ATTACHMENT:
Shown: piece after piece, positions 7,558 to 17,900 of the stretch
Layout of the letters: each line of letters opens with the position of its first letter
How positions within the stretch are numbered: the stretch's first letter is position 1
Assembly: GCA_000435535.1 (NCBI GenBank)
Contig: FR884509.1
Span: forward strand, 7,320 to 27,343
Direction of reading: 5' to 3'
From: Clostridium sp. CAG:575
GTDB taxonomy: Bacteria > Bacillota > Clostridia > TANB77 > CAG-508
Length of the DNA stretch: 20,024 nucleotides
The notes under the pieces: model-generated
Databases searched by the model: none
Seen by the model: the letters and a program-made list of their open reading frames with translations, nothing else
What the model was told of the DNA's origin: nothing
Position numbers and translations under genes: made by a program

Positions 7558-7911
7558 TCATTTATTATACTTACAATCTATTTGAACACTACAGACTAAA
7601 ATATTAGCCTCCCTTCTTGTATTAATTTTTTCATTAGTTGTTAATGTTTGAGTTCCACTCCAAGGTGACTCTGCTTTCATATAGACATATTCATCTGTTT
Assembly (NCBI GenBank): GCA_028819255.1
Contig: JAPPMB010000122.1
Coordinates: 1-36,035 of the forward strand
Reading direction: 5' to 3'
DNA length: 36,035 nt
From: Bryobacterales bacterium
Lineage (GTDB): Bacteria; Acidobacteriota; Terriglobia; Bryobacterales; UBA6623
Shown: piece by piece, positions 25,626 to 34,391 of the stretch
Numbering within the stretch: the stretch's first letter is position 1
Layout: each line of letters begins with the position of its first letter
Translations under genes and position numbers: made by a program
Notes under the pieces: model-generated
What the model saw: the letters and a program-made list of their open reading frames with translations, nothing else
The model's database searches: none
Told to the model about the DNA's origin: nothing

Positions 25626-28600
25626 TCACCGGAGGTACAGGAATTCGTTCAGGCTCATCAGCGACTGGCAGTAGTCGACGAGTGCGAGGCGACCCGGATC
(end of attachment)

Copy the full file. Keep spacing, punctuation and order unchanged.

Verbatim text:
Shown: piece after piece, positions 7,558 to 17,900 of the stretch
Layout of the letters: each line of letters opens with the position of its first letter
How positions within the stretch are numbered: the stretch's first letter is position 1
Assembly: GCA_000435535.1 (NCBI GenBank)
Contig: FR884509.1
Span: forward strand, 7,320 to 27,343
Direction of reading: 5' to 3'
From: Clostridium sp. CAG:575
GTDB taxonomy: Bacteria > Bacillota > Clostridia > TANB77 > CAG-508
Length of the DNA stretch: 20,024 nucleotides
The notes under the pieces: model-generated
Databases searched by the model: none
Seen by the model: the letters and a program-made list of their open reading frames with translations, nothing else
What the model was told of the DNA's origin: nothing
Position numbers and translations under genes: made by a program

Positions 7558-7911
7558 TCATTTATTATACTTACAATCTATTTGAACACTACAGACTAAA
7601 ATATTAGCCTCCCTTCTTGTATTAATTTTTTCATTAGTTGTTAATGTTTGAGTTCCACTCCAAGGTGACTCTGCTTTCATATAGACATATTCATCTGTTT
Assembly (NCBI GenBank): GCA_028819255.1
Contig: JAPPMB010000122.1
Coordinates: 1-36,035 of the forward strand
Reading direction: 5' to 3'
DNA length: 36,035 nt
From: Bryobacterales bacterium
Lineage (GTDB): Bacteria; Acidobacteriota; Terriglobia; Bryobacterales; UBA6623
Shown: piece by piece, positions 25,626 to 34,391 of the stretch
Numbering within the stretch: the stretch's first letter is position 1
Layout: each line of letters begins with the position of its first letter
Translations under genes and position numbers: made by a program
Notes under the pieces: model-generated
What the model saw: the letters and a program-made list of their open reading frames with translations, nothing else
The model's database searches: none
Told to the model about the DNA's origin: nothing

Positions 25626-28600
25626 TCACCGGAGGTACAGGAATTCGTTCAGGCTCATCAGCGACTGGCAGTAGTCGACGAGTGCGAGGCGACCCGGATC